Rocha described how Latin America existed in a colonial relation with the developed world. If hunger produced for the European a ‘strange tropical surrealism’. since they explain how a culture might develop out of a context of scarcity rather than abundance. ‘Above all. to make it conscious of its poverty in order that it should be capable of revolutionary action. This taste was not a result of any sympathy or understanding of actual conditions. he doesn’t know where this hunger comes from. In it. for the Brazilian it was a ‘national embarrassment’. Miguel Juliano. The art produced would be both ‘miserable’ and ‘violent’. Julio Katinsky. a fact that related to its economic condition – but which had also been cultivated by outsiders as part of a general taste for the primitive. naturalized Brazilian architect Lina Bo Bardi (1914–1992) should also be included here. 1 3 5 T h e A e s t h e t i c s o f Pove r t y . the purpose of art should be to draw the audience’s attention to its actual situation. Rocha’s ideas are important here.5 Although expressed within the context of ﬁlm. but is embarrassed to admit it’. a loose grouping established in and around the Faculty of Architecture and Urbanism at the University of São Paulo (fau-usp). Terra em Transe publicity poster. in large part a response to the circle around Oscar Niemeyer in Rio. The impact of this kind of thinking on architecture was considerable. the middle classes most fear. They also provide a sharp critique of the developmentalist culture long propagated by the ruling class of whichever political complexion.’4 The purpose of art in this context should be not to hide hunger or to distract the audience from it by technical or other means such as colour or narrative. although she did not constitute part of the social and educational network around Artigas. Ruy Ohtake and Joaquim Guedes. The Italian-born.Glauber Rocha. Paulo Mendes da Rocha.6 The undoubted leader of the group was Vilanova Artigas (1915–1985). which was highly attractive. Rather. wrote Rocha. He ‘doesn’t eat. and how it was perceived by that world as poor or ‘miserable’. 1967. The most obvious and important manifestations of it lie in the so-called Paulista school. but other important ﬁgures included Carlos Millan. Fábio Penteado.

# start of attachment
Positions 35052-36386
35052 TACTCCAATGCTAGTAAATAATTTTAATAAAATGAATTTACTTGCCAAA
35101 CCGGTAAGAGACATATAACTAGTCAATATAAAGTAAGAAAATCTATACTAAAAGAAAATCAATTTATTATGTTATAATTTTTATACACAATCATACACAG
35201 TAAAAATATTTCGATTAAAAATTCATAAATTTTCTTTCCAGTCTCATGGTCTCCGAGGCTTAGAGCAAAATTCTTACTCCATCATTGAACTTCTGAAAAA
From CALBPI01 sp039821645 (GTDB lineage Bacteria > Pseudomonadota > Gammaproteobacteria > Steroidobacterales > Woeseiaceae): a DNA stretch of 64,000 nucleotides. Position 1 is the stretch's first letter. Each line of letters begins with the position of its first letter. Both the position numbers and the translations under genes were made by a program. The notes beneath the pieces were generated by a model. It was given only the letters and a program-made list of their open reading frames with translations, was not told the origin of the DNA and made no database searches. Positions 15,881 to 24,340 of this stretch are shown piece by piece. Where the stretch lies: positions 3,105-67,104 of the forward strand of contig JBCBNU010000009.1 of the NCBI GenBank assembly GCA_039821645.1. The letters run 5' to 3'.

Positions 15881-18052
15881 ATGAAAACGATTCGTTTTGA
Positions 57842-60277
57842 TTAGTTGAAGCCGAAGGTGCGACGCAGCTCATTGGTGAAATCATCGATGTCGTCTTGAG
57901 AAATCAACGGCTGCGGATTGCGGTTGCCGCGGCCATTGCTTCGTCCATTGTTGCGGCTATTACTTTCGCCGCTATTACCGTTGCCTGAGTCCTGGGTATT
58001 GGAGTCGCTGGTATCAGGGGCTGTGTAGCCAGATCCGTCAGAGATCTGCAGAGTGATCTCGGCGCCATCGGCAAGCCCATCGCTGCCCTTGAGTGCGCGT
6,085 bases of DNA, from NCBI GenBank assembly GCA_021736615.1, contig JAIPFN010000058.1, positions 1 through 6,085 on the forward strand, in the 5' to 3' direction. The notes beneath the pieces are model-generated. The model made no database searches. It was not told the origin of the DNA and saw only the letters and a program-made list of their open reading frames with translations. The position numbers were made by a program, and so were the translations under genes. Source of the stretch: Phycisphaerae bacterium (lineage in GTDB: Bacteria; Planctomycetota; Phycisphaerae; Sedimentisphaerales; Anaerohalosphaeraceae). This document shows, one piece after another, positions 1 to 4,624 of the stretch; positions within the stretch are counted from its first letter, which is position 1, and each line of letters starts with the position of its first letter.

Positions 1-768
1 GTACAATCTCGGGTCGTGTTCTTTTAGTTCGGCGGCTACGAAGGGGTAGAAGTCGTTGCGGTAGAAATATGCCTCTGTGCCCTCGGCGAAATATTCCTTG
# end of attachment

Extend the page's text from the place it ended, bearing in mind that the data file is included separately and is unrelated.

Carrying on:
and the Unité d’Habitation in Marseilles. Paris. untreated surfaces and a structural aesthetic – an aesthetic in other words quite different from that then favoured in Sweden with its domestic scale. Brutalism assumed that the urban context already existed. especially Affonso Reidy. a coming to terms 136 . Bo Bardi referred to her work as ‘poor architecture’ in a way that invoked both Rocha’s ﬁlm theory and the contemporary Italian art movement Arte Povera. For critics like Banham. among them Peter and Alison Smithson and the critic Reyner Banham. Brutalist architecture overlaid the existing city. a critical year for Brazilian politics. This group responded to the possibilities suggested by Le Corbusier’s recent architecture. it got taken up as a term of approval by an argumentative group associated with the ica in London. It is a term with a strange history. sometimes poetic ways. invoked poverty. where. Banham described the exhibition This Is Tomorrow (in which most of the Brutalists had participated) as ‘homely junk excavated after an atomic holocaust’. welcoming to all. in their materials and construction. in particular the Maisons Jaoul. designed by Artigas. provisional quality of the work was a form of realism. The signiﬁcant buildings of English Brutalism include the Smithsons’ projects for Shefﬁeld and Robin Hood Gardens. what was most arresting about Brutalism was the novelty of its relationship with context.9 The great critic approved – the rough. For example. perversely. and that of other signiﬁcant Carioca architects. But it also stood in critical relation to it. both in terms of the materials used and in those doing the building. but was in a state of ruin. Both were completed in 1968. What they got from those buildings was an interest in vernacular methods of construction.8 Brutalism then migrated to England. and béton brut. The presence of the past in English Brutalism could produce effects that verged on science ﬁction. designer of the Pedregulho housing project and the Museu de Arte Moderna in Rio. Instead of imagining an architecture in which the past had simply been erased. and. and it had a greater concern for the construction process. and Bo Bardi’s Museu de Arte de São Paulo. later. simplicity and shallow-pitched roofs. Its politics were further to the left.7 Much of what can be described as the Paulista School has also been described as a local variant of Brutalism. the reconstruction of the South Bank and the Barbican arts centre. Brutalism was originally an insult thought up by Gunnar Asplund in Sweden to describe a variant of Modernism that favoured rough. both. Its crucial buildings include the fau-usp itself. Both were conceived as essentially public spaces.The work of these architects adapted and developed ideas expressed in Niemeyer’s work. interacting with it in sometimes crude. it was not often the subject of state patronage.